I’m now a full week and half into this truck project, and it’s a wonder I have made it this far with all of the hurdles and hoops I have had to jump through just to get this project going. Inspections, insurance, licensing – all of the noncreative, no-fun stuff that has to be done before moving forward with my creative vision. I think we’re on the home stretch with the boring stuff, so now comes more fun things – like demo! Jackson got rained out from work this week and since it was unusually cold for July, I figured it would be a good day to work on the interior of the truck. So after some begging persuasion, Jackson drug out the grinder, sawzall, sledge hammer and pry bars and got to work removing the driver side bench and cabinet. I helped when I could, but really I was just supervising most of the time.

Safety first

Safety first

Jackson assessing the situation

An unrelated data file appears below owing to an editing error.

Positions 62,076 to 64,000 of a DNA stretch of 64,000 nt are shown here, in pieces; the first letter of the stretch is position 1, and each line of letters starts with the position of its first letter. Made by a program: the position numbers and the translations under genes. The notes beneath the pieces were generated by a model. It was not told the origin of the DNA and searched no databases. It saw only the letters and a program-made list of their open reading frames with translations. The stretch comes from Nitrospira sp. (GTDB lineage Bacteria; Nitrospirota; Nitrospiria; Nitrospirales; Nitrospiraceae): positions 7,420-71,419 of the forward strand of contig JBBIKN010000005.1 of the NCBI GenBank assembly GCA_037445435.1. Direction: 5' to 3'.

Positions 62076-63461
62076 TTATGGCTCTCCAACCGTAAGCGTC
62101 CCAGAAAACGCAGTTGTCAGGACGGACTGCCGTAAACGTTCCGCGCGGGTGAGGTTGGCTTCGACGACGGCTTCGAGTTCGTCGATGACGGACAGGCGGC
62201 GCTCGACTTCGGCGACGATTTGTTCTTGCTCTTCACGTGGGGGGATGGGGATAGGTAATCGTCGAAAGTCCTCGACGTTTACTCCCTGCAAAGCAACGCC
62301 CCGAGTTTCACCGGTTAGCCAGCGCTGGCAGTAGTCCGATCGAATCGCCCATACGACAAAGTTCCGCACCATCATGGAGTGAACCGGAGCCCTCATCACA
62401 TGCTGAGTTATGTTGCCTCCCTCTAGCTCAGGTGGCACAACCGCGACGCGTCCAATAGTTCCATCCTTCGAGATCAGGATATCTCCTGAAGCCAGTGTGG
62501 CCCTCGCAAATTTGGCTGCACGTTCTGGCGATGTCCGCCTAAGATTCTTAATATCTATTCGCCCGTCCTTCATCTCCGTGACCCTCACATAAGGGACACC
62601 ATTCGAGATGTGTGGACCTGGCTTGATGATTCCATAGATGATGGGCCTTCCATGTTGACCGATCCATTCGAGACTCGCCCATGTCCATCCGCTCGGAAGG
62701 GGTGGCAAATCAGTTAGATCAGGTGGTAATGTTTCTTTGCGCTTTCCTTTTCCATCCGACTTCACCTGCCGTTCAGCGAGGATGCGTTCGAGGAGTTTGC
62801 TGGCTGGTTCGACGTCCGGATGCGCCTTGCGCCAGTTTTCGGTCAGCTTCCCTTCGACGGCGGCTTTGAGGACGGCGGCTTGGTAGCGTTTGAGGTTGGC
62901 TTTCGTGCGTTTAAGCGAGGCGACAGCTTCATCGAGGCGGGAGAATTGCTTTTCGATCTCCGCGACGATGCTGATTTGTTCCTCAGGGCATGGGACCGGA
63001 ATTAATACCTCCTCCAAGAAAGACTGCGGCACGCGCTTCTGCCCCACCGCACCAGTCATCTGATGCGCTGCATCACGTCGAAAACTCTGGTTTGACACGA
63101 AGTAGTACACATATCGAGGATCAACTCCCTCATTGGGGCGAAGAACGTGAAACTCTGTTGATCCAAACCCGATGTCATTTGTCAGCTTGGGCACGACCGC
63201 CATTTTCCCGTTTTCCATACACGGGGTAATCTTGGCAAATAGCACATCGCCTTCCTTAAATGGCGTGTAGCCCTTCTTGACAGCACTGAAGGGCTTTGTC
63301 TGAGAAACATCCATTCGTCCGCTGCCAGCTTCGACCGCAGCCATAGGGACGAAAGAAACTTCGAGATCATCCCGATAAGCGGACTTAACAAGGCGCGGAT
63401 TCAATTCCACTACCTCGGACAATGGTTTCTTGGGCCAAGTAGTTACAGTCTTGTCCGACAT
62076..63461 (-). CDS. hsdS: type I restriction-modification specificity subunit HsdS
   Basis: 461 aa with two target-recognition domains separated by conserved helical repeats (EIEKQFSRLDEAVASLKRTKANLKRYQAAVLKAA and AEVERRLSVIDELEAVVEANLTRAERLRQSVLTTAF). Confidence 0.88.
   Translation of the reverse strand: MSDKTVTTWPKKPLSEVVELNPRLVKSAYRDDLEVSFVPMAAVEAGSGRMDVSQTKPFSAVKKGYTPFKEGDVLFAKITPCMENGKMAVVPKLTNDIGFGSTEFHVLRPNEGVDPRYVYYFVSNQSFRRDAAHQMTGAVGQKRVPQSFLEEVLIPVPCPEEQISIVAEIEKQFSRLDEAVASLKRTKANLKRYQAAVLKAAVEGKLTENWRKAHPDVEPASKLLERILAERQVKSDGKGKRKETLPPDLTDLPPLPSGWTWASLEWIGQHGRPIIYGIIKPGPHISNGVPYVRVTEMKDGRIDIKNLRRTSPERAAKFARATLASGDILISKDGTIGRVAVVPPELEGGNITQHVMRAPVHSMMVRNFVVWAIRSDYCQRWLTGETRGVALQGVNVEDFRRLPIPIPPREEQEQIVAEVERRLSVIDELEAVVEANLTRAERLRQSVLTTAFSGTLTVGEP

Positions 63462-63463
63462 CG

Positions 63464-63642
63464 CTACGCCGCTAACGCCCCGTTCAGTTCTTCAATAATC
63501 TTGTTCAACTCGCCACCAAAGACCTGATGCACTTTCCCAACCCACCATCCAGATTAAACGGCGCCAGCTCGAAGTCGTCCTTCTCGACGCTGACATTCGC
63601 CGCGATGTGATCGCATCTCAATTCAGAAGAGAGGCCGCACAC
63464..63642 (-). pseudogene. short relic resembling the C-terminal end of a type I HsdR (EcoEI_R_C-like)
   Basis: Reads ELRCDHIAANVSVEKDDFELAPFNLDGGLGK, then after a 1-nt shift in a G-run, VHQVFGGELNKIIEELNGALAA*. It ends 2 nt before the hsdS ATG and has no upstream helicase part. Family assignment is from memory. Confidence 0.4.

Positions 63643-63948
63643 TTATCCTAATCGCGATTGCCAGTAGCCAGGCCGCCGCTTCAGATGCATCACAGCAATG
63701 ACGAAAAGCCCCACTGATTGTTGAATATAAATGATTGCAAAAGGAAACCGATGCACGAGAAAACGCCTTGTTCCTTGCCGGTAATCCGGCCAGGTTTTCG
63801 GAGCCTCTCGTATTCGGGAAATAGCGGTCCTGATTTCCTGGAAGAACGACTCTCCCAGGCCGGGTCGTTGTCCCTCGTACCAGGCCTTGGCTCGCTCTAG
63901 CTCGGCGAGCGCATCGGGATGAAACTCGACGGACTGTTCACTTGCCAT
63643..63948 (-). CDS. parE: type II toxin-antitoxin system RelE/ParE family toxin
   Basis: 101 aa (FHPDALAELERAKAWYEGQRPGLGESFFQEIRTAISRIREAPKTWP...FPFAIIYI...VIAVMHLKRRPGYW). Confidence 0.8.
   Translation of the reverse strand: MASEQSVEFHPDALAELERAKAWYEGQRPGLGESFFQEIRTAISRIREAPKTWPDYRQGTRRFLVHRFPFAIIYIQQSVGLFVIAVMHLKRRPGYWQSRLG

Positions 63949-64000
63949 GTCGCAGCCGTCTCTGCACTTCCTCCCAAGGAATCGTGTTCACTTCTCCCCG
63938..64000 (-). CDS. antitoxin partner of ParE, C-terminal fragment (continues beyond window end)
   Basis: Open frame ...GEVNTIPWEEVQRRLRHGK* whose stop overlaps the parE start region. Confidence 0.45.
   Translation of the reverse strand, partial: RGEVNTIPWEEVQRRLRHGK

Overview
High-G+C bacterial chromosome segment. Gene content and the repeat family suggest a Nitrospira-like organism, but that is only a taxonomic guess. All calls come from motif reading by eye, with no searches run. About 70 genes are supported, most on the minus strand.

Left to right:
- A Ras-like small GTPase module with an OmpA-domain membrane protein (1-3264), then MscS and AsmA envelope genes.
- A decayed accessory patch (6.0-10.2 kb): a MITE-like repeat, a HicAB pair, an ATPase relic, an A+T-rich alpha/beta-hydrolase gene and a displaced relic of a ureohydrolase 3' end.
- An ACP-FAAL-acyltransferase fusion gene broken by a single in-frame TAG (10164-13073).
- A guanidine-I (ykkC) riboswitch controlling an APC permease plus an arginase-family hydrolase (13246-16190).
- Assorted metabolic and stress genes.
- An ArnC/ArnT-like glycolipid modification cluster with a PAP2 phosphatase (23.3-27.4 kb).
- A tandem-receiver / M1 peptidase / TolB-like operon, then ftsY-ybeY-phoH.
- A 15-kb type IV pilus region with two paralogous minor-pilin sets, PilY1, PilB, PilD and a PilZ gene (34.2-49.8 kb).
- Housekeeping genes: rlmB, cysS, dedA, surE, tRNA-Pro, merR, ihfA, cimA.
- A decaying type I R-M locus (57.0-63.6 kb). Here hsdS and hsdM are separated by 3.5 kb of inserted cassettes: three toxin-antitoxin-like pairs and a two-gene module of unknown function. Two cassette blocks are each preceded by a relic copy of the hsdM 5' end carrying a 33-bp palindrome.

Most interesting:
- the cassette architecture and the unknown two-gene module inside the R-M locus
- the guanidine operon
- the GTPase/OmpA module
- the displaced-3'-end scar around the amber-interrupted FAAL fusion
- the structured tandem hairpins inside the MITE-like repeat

Jackson assessing the situation

Finally loose!

Finally loose!

 

All clear!

All clear!

The next step will be sanding all of the wall surface so it can be primed and painted. Speaking of paint, I recently discovered that you cannot have Rust-oleum oil based paint tinted like you can regular interior paint. Not being one to let that stop me, I set about experimenting with mixing my own paint using the standard colors available and most importantly using up the multiple gallons of “gloss white” and “smoke gray” I already had on hand (because, hey, we’re on a tight budget here!). I picked up one $10 can of “gloss sand” at Westlake which proved to be the key ingredient for making the perfect warmer shade of white and greige. I did a test patch on the cabinet that came out of the truck and it covered well. Unfortunately, before I can begin painting the interior, the exterior  has to be painted first, and I’m still debating on how that will get done (DIY vs paid professional). So wish me luck with figuring that out!

A successful experiment!

A successful experiment!